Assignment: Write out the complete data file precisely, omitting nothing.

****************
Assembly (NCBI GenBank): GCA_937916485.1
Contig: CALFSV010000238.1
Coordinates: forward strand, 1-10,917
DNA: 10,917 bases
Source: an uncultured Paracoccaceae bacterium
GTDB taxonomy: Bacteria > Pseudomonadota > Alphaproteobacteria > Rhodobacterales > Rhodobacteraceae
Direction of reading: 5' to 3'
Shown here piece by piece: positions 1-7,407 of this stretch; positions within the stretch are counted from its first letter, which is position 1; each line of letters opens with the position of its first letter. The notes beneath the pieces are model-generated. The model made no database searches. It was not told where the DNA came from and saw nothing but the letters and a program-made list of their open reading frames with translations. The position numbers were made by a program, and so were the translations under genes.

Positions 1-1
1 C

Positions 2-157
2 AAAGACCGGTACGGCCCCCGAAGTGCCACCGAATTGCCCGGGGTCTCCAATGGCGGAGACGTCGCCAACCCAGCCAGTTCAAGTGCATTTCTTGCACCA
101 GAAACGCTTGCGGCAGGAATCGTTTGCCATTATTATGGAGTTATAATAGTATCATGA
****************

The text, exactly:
Assembly (NCBI GenBank): GCA_937916485.1
Contig: CALFSV010000238.1
Coordinates: forward strand, 1-10,917
DNA: 10,917 bases
Source: an uncultured Paracoccaceae bacterium
GTDB taxonomy: Bacteria > Pseudomonadota > Alphaproteobacteria > Rhodobacterales > Rhodobacteraceae
Direction of reading: 5' to 3'
Shown here piece by piece: positions 1-7,407 of this stretch; positions within the stretch are counted from its first letter, which is position 1; each line of letters opens with the position of its first letter. The notes beneath the pieces are model-generated. The model made no database searches. It was not told where the DNA came from and saw nothing but the letters and a program-made list of their open reading frames with translations. The position numbers were made by a program, and so were the translations under genes.

Positions 1-1
1 C

Positions 2-157
2 AAAGACCGGTACGGCCCCCGAAGTGCCACCGAATTGCCCGGGGTCTCCAATGGCGGAGACGTCGCCAACCCAGCCAGTTCAAGTGCATTTCTTGCACCA
101 GAAACGCTTGCGGCAGGAATCGTTTGCCATTATTATGGAGTTATAATAGTATCATGA